Keep in mind how the k-means algorithm differs from the traditional definition of distortion, which is the sum of the squared distances).

Let’s see with an example by following the below steps:

Import the required libraries or methods using the below code.

```
from scipy import cluster
import numpy as np
import matplotlib.pyplot as plt
```

Create 50 data points with the features and whitened them using the below code.

```
pts_ = 50
rng_ = np.random.default_rng()
a_ = rng_.multivariate_normal([0, 0], [[3, 1], [1, 3]], size=pts_)
b_ = rng_.multivariate_normal([30, 10],
[[10, 2], [2, 1]],
size=pts_)
features_ = np.concatenate((a_, b_))
# whiten the data
whitened_ = cluster.vq.whiten(features_)
```

Look for two clusters in the data using the below code.

`codebook_, distortion_ = cluster.vq.kmeans(whitened_, 2)`

Plot the whitened data with the red centres using the below code.

```
plt.scatter(whitened_[:, 0], whitened_[:, 1])
plt.scatter(codebook_[:, 0], codebook_[:, 1], c='r')
plt.show()
```

## Python Scipy Cluster Vq Whiten

The Python Scipy has a method

in a module *whiten()*

that normalise a collection of observations by pre-feature.*scipy.cluster*

It is advantageous to scale each feature dimension of the observation set by its standard deviation before doing k-means (i.e., “whiten” it, like in “white noise,” when each frequency has an equal amount of power). Each feature’s unit variance is calculated by dividing its average standard deviation over all observations.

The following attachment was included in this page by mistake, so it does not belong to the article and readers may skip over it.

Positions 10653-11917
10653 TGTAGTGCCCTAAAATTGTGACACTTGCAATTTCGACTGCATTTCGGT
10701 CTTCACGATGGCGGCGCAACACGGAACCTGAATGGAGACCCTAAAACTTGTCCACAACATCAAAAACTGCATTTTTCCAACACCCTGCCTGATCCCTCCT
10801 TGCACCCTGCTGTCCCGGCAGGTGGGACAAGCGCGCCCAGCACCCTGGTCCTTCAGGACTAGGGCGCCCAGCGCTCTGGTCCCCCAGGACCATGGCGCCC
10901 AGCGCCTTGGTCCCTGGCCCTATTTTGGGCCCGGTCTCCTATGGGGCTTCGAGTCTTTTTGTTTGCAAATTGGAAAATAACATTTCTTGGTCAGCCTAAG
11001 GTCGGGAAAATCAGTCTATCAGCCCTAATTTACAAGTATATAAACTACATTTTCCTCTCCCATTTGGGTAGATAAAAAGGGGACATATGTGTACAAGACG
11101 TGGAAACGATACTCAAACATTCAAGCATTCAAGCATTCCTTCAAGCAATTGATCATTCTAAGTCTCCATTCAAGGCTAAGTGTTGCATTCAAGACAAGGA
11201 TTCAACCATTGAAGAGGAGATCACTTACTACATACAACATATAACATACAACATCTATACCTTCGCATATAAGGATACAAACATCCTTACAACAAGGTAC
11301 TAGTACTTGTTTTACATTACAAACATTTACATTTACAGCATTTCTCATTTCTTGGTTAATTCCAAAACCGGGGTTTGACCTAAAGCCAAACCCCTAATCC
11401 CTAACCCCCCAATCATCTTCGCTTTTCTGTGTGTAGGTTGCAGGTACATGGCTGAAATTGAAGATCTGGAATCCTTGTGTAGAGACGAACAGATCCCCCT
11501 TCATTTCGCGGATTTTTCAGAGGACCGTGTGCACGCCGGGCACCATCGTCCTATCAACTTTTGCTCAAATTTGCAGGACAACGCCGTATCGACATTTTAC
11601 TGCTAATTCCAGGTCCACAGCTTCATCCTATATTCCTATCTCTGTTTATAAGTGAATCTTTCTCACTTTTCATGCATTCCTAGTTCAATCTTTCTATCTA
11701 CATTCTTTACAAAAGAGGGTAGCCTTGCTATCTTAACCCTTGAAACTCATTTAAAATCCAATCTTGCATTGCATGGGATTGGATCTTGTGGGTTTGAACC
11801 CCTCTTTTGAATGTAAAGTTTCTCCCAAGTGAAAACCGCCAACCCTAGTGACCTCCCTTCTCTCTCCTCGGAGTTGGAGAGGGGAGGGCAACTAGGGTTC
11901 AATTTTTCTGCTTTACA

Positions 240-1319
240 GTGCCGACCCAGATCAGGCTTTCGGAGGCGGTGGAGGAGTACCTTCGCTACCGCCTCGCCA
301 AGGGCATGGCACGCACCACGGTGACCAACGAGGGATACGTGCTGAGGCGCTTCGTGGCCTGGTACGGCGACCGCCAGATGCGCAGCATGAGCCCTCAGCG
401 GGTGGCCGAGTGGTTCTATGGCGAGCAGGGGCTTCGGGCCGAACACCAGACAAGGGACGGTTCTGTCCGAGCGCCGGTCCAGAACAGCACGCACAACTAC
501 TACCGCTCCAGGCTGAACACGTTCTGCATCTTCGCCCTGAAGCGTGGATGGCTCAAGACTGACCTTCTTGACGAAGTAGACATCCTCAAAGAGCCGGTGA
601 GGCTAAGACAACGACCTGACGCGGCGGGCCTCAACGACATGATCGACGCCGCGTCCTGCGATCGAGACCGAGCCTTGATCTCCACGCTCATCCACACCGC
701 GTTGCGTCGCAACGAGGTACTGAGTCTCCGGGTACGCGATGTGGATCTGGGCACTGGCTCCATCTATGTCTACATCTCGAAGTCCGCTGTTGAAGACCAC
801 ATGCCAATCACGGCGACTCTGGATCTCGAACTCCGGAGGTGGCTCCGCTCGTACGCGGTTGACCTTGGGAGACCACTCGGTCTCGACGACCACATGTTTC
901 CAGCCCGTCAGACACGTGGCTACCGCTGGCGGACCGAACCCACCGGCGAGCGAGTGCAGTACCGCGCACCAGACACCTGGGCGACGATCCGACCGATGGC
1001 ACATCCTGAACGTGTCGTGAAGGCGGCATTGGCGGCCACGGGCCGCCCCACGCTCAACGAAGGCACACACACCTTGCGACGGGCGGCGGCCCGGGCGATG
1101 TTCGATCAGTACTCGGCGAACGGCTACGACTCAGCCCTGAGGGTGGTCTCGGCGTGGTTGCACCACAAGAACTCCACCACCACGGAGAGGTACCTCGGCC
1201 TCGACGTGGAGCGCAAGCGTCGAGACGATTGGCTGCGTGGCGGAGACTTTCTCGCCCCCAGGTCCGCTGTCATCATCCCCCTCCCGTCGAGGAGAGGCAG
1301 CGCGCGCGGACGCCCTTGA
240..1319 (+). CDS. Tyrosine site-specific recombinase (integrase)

The syntax is given below.

`scipy.cluster.vq.whiten(obs, check_finite=True)`

Where parameters are:

**obs(ndarray):**An observation belongs to each row of the array. The features observed during each observation are represented in the columns.**check_finite(boolean):**If it is necessary to verify that the input matrices only contain finite numbers. Disabling may improve performance, but if the inputs do contain infinities or NaNs, it may cause issues (crashes, non-termination). Standard: True

The method

returns *whiten()*

(contains the obs values scaled by each column’s standard deviation).*result*

Let’s take an example by following the below steps:

Import the required libraries or methods using the below python code.

`from scipy import cluster`

Create features that represent the literacy rate of the top 9 states in the USA such as** ** using the below code.

`New Hampshire = 94.20%, Minnesota = 94.00%, North Dakota = 93.70%, Vermont = 93.40%, South Dakota = 93.00%, Nebraska = 92.70%, Wisconsin = 92.70%, Maine = 92.60%, Iowa = 92.50%`

```
usa_lit_features_ = np.array([[94.2, 94.0, 93.70],
[93.40, 93.0, 92.7],
[92.7, 92.60, 92.50,]])
```

Now whiten the data using the below code.

`cluster.vq.whiten(usa_lit_features_)`

This is how to normalize the collection of observations using the method

of Python Scipy.*whiten()*

We have learned about how to compute the cluster from collections of observations using the method like

, *vq*

and etc, with the following topics.*kmeans*

- What is cluster Vq in Scipy?
- How to assign code to observations from the codebook using the method vq()
- How to cluster the given data using the Kmeans
- Python Scipy Cluster Vq Whiten

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- Python Scipy Curve Fit
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- Python Scipy Gamma